Biofilms in the body can also cause chronic lung infections in cystic fibrosis patients, chronic sinusitis and inflammatory bowel disease. 
How would you know if you had a biofilm present in your body?
- You have an infection that has been verified by a laboratory test that you haven’t been able to clear
- If you have previously tried to treat your IBS or IBD symptoms with antibiotics or antimicrobials and the symptoms have persisted. If you have a parasitic or bacterial infection or overgrowth, particularly those with a history of treatment resistance, it is very likely you have an associated biofilm infection. This is because an estimated 80% of all GI infections are caused by biofilm-producing microbes. 
- If you have been sick for over one year
- If your symptoms improve with antimicrobial treatment but they keep recurring. This commonly happens with chronic sinusitis – a patient feels great during treatment, but all symptoms return when treatment is discontinued.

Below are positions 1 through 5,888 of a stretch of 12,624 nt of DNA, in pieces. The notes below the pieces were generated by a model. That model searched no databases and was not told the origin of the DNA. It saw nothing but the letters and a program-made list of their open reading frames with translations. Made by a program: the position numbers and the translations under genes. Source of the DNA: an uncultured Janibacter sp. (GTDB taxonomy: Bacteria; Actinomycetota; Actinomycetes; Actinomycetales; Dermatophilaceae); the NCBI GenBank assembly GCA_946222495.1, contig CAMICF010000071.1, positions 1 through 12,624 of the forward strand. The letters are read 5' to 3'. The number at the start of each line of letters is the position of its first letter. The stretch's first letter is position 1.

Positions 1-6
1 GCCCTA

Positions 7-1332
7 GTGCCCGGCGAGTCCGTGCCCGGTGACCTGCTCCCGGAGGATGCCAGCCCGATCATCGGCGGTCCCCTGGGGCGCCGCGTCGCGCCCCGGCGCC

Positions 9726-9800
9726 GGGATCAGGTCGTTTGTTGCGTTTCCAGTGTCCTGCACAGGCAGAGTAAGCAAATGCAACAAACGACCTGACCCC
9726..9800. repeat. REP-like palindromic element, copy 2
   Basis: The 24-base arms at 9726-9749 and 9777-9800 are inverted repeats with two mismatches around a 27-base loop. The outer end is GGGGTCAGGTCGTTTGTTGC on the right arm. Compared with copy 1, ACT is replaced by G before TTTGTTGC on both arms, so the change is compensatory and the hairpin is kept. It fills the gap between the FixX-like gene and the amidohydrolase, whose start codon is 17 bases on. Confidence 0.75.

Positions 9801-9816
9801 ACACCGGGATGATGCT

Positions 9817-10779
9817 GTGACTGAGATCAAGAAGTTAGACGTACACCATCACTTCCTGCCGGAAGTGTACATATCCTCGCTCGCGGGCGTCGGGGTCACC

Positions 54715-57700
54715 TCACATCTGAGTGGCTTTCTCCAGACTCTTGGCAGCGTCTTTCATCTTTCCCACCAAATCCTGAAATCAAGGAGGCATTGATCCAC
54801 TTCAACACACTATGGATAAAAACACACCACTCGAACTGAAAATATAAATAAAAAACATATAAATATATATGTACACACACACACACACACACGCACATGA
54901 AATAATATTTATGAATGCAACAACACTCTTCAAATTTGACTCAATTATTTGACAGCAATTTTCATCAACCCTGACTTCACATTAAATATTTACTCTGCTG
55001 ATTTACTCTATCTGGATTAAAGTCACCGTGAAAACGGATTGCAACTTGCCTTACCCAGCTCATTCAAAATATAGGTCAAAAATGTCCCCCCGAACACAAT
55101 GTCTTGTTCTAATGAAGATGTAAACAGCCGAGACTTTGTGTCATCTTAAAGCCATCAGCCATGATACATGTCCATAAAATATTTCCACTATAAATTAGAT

How are biofilms diagnosed?
Biofilms, however, are difficult to diagnose and there are several issues that make them difficult to detect:
- Bacteria within the biofilm are tucked away in the matrix so swabs and cultures often show up negative. Stool samples usually do not contain the biofilm bacteria either.
- Biofilm samples within the GI tract are difficult to obtain. The procedure would require an invasive endoscope as well as knowledge of where the biofilm is located. What’s more, no current procedure to remove biofilm from the lining of the GI tract exists.